Sale 1115 — A European Connoisseur's Collection of U.S. Classic Issues

Sale Date — Tuesday, 15 December, 2015

Category — 30c 1857-60 Issue (Scott 38)

Lot
Symbol
Photo/Description
Cat./Est. Value
Realized
2193
c
Sale 1115, Lot 2193, 30c 1857-60 Issue (Scott 38)30c Orange (38). Horizontal pair, vibrant color, tied by two strikes of red square segmented grid cancel, matching "Marysville Cal. Oct. 25" (1860) circular datestamp and "PAID" straightline handstamp with red crayon "60" on manila cover to Lyon, France, at San Francisco the rare "OVERLAND." straightline handstamp (Type 2 with dropped "LAN") was applied to indicate this mail was received too late for the scheduled departure of the overland mail, partly struck red "New York Paid 48 Nov. 21" credit datestamp, French arrival datestamp (Dec. 3) and receiving backstamps (Dec. 5), slight edgewear and small piece of backflap missing

VERY FINE. A PREVIOUSLY UNRECORDED EXAMPLE OF THE SAN FRANCISCO "OVERLAND" MARKING, WHICH NOW BECOMES ONE OF TEN RECORDED TRANSATLANTIC COVERS WITH THIS CALIFORNIA MAIL DIRECTIVE HANDSTAMP. THIS IS THE ONLY "OVERLAND" COVER WITH THE 30-CENT 1860 ISSUE. TRULY SPECTACULAR AND ONE OF THE GREAT COVERS OF WESTERN POSTAL HISTORY, TRANSATLANTIC MAILS AND CLASSIC UNITED STATES PHILATELY.

As explained by Richard C. Frajola and Michael Perlman in their important article on the California "Overland" mail directive markings (available at http://www.rfrajola.com/overland/overland.htm ), there were two different, successive meanings of this handstamp. The first, when applied prior to January 23, 1860, was that the letter was received too late for the mail steamer departure from San Francisco, and that it would be sent by the Butterfield overland mail instead. After January 23, when the default for mail transportation was changed to the overland mail route, the "Overland" marking meant that the letter was received too late for the stagecoach departure from San Francisco, and that it would be sent by next overland mail instead. In San Francisco, two different versions of the "Overland" straightline were used. The second (Type 2) -- the marking on this cover -- has the dropped letters "LAN" and is recorded on covers from September 6, 1860, to October 26, 1860; therefore, it always means the letter was received too late to catch the stagecoach.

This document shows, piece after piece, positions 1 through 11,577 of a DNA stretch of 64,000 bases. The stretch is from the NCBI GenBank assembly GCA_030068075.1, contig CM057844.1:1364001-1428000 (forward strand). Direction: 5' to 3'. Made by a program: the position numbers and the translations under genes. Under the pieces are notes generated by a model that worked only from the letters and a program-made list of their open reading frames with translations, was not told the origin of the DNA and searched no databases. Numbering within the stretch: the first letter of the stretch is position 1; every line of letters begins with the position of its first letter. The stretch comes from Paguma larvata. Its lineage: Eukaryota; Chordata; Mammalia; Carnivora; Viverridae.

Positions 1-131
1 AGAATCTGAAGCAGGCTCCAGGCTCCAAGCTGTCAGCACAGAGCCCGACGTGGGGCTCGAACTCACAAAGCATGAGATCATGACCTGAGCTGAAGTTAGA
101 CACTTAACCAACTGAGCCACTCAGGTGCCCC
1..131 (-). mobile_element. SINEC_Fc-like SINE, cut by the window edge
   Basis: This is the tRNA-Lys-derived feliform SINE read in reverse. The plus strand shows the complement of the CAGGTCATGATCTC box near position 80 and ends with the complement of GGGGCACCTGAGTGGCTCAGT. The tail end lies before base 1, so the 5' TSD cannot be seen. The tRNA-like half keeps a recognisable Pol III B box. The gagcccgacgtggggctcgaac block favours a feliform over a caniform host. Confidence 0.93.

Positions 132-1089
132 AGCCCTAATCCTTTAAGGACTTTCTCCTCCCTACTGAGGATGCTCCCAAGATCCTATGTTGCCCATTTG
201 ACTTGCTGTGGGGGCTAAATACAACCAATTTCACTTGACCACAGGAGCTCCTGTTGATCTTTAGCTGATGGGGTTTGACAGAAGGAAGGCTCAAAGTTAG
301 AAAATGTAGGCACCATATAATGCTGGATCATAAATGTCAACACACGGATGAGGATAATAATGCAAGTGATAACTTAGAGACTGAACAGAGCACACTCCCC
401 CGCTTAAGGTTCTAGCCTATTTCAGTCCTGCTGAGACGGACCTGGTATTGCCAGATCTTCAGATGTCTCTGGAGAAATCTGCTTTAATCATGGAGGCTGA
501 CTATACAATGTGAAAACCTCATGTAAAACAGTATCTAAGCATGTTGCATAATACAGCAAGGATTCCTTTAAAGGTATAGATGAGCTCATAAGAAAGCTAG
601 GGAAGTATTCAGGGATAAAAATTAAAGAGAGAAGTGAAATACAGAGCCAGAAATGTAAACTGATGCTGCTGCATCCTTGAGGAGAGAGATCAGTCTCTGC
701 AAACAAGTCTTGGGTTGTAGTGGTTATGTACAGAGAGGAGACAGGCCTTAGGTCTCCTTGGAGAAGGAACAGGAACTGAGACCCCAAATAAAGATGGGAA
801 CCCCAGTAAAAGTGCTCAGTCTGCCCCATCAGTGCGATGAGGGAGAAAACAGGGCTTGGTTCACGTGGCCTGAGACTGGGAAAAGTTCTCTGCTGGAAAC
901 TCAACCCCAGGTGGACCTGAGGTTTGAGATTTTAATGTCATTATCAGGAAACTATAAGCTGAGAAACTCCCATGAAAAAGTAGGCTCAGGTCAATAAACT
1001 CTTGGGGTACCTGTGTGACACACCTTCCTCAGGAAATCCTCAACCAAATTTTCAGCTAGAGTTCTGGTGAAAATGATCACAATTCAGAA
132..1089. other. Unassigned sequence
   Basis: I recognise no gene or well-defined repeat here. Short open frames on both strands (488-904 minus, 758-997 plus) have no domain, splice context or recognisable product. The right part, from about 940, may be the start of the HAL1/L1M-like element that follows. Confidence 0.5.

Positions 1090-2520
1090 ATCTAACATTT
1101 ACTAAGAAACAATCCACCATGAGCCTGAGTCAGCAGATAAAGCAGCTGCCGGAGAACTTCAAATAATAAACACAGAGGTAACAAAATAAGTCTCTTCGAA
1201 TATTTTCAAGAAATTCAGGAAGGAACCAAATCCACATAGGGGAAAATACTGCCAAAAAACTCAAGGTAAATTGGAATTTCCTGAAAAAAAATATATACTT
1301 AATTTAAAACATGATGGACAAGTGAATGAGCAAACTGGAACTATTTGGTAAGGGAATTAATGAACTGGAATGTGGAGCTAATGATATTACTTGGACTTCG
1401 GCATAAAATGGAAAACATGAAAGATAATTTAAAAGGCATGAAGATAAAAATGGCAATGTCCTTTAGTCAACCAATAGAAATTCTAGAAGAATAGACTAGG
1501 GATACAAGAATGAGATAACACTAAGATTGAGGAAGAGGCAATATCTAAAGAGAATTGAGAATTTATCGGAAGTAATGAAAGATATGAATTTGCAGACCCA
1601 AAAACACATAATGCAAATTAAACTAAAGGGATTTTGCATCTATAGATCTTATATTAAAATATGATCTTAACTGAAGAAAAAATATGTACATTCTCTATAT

The Marysville origin date of October 25 is one day before the overland stage left from San Francisco on the regular Friday departure. The next mail left on Monday, October 29. It is probable that this missed the October 26 trip and was held for October 29 stagecoach. The October 29 mail reached St. Louis on November 19, and could have been in New York City on November 21 to receive the credit datestamp on that day. From New York it was carried on the Cunarder Persia, which departed on November 21, 1860, and arrived in Queenstown on December 1. The December 3 arrival datestamp confirms this transatlantic sailing.

The Frajola-Perlman census records nine "Overland" covers that were sent across the Atlantic to European destinations. Four of these have the Type 1 marking, and five have the Type 2. This cover is new to the record, bringing the count of transatlantic uses to ten (six Type 2). Of these, only four have intact frankings with stamps; the others are stampless or have stamps added. The most famous of these four stamped, transatlantic "Overland" covers is the one to France with a block and strip of three of the 5c Brown, Type II (Scott 30A), ex Malcolm, which sold for $165,000 in the September 27, 1988, Christie's Robson Lowe sale of the Walter C. Klein collection.

The cover offered here is the only "Overland" cover with the 30c 1860 Issue. For all practical purposes, this cover has been unknown to philatelists. It has never appeared in an auction catalogue, as far as we and other specialists we consulted are aware. There are no notations on the back to indicate the source, but we think it was sold by a European dealer to the collector more than a half-century ago. Our estimate is not based on any past sale record, and it could prove to be very conservative, especially considering the $165,000 realization for the ex-Klein cover nearly 30 years ago.

E. 10,000-15,000
26,000